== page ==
Review: Detective Comics #2

Can the New 52 buzz linger long enough to keep the excitement going for the new, renumbered mainstay?  Not a chance.

Iann Robinsonby Iann Robinson

Detective Comics #2

With the #2 issues of the DC reboot being released, some of the buzz says that the new stories won’t hold up for long, and that the only stories that worked were the ones that had continuity on some level with the old DCU.  One book not helping to dissuade that argument is Detective Comics #2. What we have here is a comic book so badly written it borders on insulting. In trying to reinvent Bruce Wayne at an earlier time in his life, writer Tony Daniel has stripped away that which is most inherently Batman and left us with romance novel-level writing, a ridiculously clichéd villain and a series that has lost this long time Detective Comics fan until a new writer comes on board.

The lackluster story kicks off with Bruce Wayne trading Alpha Male barbs with some guy that heads up a company he wants to buy. Gee, I wonder if that will come into play later in the series? Next comes the romance novel section. Bruce has an “interview” with a hot young reporter. After a few ridiculously cloying remarks to one another, they have the following exchange:

Reporter : My eyes are up here

Bruce Wayne: I can see that. And they’re shooting daggers

Reporter: Then kiss me before you bleed to death

Bruce Wayne: You don’t have to ask me twice

Reporter: It’s so bright in here

Bruce Wayne: I can fix that

Reporter: You have a fix for almost anything I bet.

Bruce Wayne: I don’t know. You tell me.

Reporter: Later…..

Seriously? A high school writing teacher would toss garbage like this out and DC releases it? I know this is supposed to be a younger Bruce Wayne, but why involve him in the kind of love scene better left to Fabio or the Twilight novels? The entire section dealing with Bruce and this woman is almost unbearable to read. Following that, we get this bad tough-guy talk from Commissioner Gordon towards the head of Arkham. It seems not only has the Joker escaped with no face but also a little girl was kidnapped.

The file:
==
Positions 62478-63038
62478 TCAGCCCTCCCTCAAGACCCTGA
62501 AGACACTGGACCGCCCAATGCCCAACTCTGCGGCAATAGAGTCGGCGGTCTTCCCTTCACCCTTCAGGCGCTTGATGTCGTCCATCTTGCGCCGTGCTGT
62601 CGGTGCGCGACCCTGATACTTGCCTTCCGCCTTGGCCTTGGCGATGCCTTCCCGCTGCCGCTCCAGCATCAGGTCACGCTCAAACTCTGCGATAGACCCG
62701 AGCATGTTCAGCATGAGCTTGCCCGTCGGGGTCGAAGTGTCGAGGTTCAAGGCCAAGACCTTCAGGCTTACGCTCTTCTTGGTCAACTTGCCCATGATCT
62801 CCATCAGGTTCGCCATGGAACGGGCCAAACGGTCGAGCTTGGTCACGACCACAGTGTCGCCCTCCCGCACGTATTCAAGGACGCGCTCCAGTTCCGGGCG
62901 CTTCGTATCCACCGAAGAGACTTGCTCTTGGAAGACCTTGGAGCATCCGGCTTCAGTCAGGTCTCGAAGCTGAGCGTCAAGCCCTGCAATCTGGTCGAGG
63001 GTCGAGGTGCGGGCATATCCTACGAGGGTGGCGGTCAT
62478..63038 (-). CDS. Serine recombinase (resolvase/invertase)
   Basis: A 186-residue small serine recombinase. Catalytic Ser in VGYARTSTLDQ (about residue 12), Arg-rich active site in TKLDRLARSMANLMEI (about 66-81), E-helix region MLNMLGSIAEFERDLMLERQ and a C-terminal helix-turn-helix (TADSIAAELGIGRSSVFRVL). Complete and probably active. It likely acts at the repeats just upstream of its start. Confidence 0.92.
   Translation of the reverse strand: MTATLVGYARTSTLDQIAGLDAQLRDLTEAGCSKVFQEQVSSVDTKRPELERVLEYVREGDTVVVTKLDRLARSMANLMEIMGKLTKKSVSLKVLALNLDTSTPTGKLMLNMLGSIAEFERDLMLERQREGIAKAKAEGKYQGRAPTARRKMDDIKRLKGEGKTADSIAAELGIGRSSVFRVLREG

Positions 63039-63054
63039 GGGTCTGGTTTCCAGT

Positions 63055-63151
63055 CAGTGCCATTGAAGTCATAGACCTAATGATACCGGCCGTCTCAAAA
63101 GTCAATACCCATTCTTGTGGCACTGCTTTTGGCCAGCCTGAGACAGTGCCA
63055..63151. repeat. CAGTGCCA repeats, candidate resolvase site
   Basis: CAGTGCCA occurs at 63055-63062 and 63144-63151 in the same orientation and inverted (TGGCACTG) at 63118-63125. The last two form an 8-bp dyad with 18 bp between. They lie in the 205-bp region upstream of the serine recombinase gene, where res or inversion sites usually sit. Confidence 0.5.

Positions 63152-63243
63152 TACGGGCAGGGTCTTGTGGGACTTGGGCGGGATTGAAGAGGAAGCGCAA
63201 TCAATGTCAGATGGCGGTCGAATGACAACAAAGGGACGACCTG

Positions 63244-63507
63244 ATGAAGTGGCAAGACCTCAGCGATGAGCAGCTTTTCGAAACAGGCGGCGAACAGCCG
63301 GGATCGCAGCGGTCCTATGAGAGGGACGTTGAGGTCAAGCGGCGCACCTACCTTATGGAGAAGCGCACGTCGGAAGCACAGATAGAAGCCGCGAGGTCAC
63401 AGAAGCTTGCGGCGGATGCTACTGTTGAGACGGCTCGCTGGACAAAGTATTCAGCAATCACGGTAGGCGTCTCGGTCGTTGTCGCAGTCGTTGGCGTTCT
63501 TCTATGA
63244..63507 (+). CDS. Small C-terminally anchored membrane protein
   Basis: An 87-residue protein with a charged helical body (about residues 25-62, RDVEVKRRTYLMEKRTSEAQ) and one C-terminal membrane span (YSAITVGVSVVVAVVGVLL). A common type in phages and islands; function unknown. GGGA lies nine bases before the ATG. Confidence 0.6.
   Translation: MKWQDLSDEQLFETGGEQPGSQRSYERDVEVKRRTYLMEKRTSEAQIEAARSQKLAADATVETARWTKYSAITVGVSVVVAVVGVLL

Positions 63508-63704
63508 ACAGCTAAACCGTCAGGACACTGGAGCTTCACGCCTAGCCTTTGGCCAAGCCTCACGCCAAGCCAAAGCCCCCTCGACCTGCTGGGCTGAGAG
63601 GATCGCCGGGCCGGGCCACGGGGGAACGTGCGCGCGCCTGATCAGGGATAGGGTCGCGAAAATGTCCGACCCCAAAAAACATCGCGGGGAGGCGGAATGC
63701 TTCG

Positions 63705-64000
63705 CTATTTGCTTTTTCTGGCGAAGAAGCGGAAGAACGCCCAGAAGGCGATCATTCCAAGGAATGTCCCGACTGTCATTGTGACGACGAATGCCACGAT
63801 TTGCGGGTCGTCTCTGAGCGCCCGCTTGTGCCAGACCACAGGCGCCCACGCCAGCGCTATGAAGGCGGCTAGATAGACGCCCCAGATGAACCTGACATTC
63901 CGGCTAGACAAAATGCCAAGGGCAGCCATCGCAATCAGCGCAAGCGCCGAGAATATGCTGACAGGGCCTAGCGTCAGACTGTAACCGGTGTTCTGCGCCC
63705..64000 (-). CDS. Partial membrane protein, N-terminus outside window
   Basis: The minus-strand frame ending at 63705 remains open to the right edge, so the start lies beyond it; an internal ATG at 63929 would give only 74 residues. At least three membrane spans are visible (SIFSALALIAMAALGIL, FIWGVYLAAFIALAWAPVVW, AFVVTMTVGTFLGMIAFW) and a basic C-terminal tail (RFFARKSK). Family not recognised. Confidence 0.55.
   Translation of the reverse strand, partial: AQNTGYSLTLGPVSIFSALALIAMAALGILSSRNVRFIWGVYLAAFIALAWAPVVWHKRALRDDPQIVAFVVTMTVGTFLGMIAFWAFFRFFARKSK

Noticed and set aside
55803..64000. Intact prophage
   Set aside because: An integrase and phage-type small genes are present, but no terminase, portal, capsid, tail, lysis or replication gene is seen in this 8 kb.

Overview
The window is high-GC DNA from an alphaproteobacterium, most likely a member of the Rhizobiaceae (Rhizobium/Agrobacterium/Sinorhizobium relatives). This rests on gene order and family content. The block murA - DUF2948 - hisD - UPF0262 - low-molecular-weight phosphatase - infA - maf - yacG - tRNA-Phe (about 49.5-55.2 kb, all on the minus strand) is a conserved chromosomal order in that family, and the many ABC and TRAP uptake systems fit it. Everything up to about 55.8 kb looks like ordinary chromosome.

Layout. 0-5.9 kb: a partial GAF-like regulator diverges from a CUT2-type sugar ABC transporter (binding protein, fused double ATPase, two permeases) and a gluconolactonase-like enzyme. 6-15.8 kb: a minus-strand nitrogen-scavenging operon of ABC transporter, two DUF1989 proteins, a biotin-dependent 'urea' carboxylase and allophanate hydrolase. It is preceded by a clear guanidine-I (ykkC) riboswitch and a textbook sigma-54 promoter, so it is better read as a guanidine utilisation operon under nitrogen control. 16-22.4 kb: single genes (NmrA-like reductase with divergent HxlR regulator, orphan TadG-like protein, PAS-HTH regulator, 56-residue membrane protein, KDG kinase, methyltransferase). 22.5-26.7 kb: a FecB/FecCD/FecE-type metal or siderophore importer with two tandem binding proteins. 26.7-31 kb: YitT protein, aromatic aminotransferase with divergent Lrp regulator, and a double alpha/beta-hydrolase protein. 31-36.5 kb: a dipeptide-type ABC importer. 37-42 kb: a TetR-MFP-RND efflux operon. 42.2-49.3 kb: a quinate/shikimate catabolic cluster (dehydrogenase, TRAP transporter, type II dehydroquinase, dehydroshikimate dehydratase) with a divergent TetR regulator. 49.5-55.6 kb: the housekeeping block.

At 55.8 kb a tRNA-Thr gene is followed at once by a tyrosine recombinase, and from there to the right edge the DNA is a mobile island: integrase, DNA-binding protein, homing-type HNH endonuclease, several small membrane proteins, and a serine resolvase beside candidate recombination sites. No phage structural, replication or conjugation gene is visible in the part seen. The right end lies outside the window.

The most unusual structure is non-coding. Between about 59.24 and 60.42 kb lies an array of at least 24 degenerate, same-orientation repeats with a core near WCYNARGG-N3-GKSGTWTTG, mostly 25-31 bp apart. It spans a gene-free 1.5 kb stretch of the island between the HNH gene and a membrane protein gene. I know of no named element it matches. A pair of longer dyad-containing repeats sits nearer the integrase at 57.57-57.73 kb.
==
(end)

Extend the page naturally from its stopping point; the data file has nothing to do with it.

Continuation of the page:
Cue Batman who, after a clumsily written exchange with Gordon, runs off to try and rescue the kidnapped girl. Instead, he finds the villain of the piece,  who is so B-Horror grade that I promise you’ll start laughing. This villain wears a Doctor’s outfit with a butcher’s apron along with a mask of human skin he’s stitched onto himself. Great, its Texas ChainSAW Massacre. If the Doctor wasn’t bad enough, his flunkies are the pièce de résistance.

One goon is a giant bruiser with a human skin attached to him giving an air of Frankenstein. There’s, I kid you not, a mean looking court jester that comes off more like an ICP fan on crystal meth. Saving the best for last, it’s the Doctor’s daughter who is costumed in a sexy/dirty nurses outfit with a blank facemask.. She utters really great dialog like “I found him first. Promise me I get to work on him.” See, see? That’s the scary part, she says weird things but dressed like a nurse. Get it? It’s scary!

The very last page has the Doctor throwing James Gordon’s limp body with a stitched up face to Batman who screams “What have you done to him?”  Wow, the world’s greatest detective didn’t notice that, for no reason, Gordon has purple gloves on? I’m no detective, but if I link the gloves with the escaped no-face Joker, I might just make a connection. If it were the Joker, you’d think he’d have had the good sense to take the gloves off. It doesn’t matter. Detective Comics #2 is so stupid the details are the least of its worries.

I’m supposing the rush to write this debacle left Daniel’s no room to make the art count. For some reason, Bruce Wayne always looks like an Asian man who just went swimming and Commissioner Gordon looks like Boner Rex, The Seventies Porn Star. I was especially mystified as to why Harvey Bullock now looks like seventies TV cop Baretta had a kid with Claude Akins. Detective Comics #2 is not only an embarrassment to Dark Knight fans, but to comic fans in general.

 

CRAVE ONLINE RATING:  2/10